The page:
General Motors broke ground on Monday for a new $380 million expansion to its Wentzville Assembly Plant.
When GM declared Chapter 11 in 2009 the Wentzville plant was subject to talks of being shut down. Few people envisioned a day like today when the company would be adding 500,000 square feet to Wentzville.
The company says the move will create some 1,000 new jobs, with priority given to workers from the soon-to-be closed plant in Shreveport, La.
But Mike Bullock of UAW local 2250 expects the vast majority of the new jobs to be local.
“Everybody from Shreveport has been offered the opportunity to come to the Wentzville Assembly Center,” Bullock said, “but a lot of the people at Shreveport have the ability to retire also—don’t expect a lot of people to come from Shreveport.”
The new expansion will accommodate production for GM’s midsize Colorado pickup. The plant already produces the Chevy Express and GMC Savana full-size vans.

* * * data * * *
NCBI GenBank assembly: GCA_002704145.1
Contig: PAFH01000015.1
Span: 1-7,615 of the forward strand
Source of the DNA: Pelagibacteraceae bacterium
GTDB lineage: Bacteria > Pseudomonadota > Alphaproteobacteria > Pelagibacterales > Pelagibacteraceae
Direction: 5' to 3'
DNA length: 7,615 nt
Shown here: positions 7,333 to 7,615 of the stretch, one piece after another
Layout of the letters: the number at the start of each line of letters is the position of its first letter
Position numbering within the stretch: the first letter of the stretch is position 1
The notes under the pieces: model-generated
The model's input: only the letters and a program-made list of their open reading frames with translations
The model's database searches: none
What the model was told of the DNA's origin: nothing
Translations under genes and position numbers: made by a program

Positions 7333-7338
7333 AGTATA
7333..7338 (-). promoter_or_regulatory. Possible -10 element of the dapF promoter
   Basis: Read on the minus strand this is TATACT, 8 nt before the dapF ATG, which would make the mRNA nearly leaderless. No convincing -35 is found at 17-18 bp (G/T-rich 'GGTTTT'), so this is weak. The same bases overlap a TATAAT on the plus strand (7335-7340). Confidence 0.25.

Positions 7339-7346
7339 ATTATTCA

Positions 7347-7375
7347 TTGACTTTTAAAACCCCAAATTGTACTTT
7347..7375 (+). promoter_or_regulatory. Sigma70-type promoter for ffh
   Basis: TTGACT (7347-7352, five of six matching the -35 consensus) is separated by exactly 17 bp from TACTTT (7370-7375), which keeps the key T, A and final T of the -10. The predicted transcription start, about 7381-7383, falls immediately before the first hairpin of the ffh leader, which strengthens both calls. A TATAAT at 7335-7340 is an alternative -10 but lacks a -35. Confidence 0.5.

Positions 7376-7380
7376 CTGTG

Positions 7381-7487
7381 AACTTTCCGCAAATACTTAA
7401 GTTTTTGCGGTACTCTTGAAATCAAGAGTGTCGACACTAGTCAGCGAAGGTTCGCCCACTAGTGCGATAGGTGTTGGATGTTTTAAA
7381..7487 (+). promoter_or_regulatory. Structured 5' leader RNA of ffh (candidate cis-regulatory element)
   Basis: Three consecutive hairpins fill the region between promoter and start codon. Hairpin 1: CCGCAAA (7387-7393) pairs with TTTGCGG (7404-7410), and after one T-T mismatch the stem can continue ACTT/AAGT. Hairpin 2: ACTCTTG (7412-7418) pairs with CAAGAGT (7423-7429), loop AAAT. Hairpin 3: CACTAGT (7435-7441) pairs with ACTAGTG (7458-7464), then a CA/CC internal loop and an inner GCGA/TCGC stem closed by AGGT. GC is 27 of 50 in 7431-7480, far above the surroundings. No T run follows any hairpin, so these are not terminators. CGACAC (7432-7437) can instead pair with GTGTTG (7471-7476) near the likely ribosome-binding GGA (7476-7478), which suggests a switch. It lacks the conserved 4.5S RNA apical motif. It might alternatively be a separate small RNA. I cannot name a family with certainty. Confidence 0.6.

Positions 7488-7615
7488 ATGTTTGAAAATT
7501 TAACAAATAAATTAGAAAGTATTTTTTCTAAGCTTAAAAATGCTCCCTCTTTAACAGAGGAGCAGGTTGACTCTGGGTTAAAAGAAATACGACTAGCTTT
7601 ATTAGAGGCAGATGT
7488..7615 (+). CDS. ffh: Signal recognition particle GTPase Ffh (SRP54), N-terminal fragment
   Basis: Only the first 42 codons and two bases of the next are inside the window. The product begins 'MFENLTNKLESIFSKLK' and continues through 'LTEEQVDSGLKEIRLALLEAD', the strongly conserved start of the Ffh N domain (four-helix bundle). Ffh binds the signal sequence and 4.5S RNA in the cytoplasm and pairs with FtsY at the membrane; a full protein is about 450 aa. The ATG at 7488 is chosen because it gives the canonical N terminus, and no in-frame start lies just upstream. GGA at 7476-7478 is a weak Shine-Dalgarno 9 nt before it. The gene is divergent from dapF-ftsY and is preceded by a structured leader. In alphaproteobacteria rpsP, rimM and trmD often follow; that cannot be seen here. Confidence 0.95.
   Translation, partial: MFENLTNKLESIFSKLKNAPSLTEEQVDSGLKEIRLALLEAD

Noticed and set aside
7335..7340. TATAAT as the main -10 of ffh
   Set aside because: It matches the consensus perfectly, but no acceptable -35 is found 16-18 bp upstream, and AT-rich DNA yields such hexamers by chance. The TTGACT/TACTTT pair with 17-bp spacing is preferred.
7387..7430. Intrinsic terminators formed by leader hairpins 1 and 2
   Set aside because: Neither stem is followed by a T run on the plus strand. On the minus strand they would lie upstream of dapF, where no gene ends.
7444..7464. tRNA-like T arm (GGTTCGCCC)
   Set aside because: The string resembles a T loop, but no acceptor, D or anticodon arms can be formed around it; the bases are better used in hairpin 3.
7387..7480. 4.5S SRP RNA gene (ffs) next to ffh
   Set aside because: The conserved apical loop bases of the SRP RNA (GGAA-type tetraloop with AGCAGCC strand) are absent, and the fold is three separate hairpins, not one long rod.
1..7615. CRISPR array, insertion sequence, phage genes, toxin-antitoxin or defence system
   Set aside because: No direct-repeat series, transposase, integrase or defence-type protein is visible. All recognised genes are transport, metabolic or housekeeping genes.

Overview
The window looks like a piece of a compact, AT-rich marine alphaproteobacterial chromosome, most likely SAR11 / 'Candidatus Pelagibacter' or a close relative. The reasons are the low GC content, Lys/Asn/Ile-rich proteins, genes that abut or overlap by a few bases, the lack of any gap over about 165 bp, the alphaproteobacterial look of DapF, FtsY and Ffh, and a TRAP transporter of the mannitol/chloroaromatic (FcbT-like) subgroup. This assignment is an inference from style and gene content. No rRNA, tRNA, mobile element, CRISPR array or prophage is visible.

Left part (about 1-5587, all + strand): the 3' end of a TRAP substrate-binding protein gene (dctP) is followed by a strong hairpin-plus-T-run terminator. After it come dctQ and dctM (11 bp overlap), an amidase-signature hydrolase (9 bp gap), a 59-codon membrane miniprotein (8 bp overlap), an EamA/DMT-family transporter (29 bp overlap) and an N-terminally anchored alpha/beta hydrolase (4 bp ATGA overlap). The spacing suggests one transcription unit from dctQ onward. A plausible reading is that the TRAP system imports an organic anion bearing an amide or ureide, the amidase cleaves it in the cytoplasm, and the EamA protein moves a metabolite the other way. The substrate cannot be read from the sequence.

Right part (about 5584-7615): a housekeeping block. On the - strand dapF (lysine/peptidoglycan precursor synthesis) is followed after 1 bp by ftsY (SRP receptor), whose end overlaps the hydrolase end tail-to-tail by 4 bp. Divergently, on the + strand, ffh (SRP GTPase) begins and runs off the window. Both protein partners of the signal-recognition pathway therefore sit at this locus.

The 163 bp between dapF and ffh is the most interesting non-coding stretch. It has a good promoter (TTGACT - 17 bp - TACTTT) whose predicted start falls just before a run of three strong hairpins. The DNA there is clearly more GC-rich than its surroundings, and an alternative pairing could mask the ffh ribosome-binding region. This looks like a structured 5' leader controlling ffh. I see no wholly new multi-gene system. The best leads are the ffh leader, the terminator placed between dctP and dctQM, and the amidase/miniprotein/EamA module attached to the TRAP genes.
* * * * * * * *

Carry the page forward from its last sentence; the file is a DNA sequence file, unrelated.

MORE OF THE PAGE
According to the company the expansion will cost $380 million.
Missouri Governor Jay Nixon was on hand for the event and said the decision was a smart one for GM, given its long history in the St. Louis area.
“The fact that it’s in Wentzville is not accidental,” says Nixon. “You have a strong workforce; you have a unified effort here. “This is an investment that will pay off, not only for GM, but equally important for the workers and the families all along the product line.”
The company also recently added 400 workers to a second shift on its full-size van production line.
The state of Missouri's incentive package to GM includes tax credits under Governor Nixon’s Missouri Manufacturing Jobs Act, which was also utilized by Ford in 2010 relocate production to its Claycomo Plant in Kansas City.